To monitor signaling by the IgM chimeras in the transgenic B cells, we sought to measure the proliferative responses to anti-IgM and IL-4. However, as with LPS, the responses were very poor; therefore, we used upregulation of the B7 costimulatory molecules as our readout. Splenic B cells from the transgenic mice were cultured for 24 h with anti-IgM and upregulation of B7 was judged by staining with a CTLA4–Ig fusion protein (Fig. 5 A). Triggering the receptors with HEL or anti-D1.3 idiotype antibody gave analogous results but additionally revealed that the IgM/βY→ L receptor was signaling defective (data not shown).

The IgM/α and IgM/β Chimeras Give Partial Allelic Exclusion but the Combination is Optimal.

The ability to mediate the feedback regulation of endogenous Ig gene rearrangement (allelic exclusion) provided another parameter for comparing the signaling ability of the different receptors. Allelic exclusion in the transgenic mice was readily monitored by determining the proportion of D1.3 idiotype+ B cells that coexpress IgD and gave similar conclusions to staining with anti-μ allotype antibodies. It will be seen (Fig. 5,B) that the exclusion mediated by the wild-type HEL receptor is significantly greater than that mediated by the IgM/α and IgM/β chimeras. The IgM/βY→ L receptor is ineffective in exclusion with all D1.3 idiotype+ B cells coexpressing an endogenous rearrangement. We crossed the IgM/α and IgM/β chimeras to see whether coexpression of the two receptors yielded more complete exclusion. The double-transgenic mice exhibited greatly decreased expression of endogenous Ig gene rearrangements (Fig. 5,B) despite the fact that there was no significant increase in the abundance of transgenic IgM on the B cell surface (see Fig. 2 A).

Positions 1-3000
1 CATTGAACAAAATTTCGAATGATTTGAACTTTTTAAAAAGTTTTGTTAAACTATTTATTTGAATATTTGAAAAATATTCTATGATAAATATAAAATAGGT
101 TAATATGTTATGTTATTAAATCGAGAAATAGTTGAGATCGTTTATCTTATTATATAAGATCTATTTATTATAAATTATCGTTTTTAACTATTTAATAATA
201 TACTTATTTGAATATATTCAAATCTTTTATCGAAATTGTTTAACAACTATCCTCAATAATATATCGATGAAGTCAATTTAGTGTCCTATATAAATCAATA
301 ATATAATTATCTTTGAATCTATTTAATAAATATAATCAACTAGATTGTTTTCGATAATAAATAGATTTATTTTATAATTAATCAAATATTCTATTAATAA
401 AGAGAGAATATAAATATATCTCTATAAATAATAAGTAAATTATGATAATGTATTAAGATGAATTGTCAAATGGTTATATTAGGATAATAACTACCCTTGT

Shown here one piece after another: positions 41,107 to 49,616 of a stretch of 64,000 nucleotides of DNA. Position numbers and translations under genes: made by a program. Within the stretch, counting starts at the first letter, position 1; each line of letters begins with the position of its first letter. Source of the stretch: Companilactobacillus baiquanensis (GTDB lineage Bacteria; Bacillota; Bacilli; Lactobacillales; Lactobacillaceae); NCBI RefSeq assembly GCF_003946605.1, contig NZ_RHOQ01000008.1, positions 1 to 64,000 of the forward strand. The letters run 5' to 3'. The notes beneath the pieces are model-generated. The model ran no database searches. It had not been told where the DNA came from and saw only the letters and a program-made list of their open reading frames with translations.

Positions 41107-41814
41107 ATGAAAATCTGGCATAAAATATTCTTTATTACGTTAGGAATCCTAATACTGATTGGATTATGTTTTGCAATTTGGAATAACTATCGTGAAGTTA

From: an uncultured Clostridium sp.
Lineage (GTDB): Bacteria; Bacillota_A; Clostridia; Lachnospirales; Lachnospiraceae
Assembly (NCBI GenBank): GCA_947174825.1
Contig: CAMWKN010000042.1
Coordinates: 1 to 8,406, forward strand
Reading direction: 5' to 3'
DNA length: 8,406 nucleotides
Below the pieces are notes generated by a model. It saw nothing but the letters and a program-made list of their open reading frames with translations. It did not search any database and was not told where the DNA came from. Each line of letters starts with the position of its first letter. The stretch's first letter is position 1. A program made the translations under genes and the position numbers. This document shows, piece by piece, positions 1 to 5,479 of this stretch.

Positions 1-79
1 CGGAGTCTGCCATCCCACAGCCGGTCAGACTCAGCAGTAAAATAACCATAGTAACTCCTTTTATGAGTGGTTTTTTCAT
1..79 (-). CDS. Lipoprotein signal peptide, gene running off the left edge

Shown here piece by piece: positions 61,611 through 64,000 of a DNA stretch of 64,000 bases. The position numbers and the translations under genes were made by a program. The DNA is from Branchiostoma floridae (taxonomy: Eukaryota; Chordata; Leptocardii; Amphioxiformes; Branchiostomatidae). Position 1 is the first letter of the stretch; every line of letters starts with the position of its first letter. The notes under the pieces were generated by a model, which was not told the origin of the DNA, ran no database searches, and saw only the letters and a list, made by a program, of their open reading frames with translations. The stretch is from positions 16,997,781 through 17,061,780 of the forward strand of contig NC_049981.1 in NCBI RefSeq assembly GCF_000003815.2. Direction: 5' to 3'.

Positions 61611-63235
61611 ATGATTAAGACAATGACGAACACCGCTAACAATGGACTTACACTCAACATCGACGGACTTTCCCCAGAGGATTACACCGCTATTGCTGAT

Discussion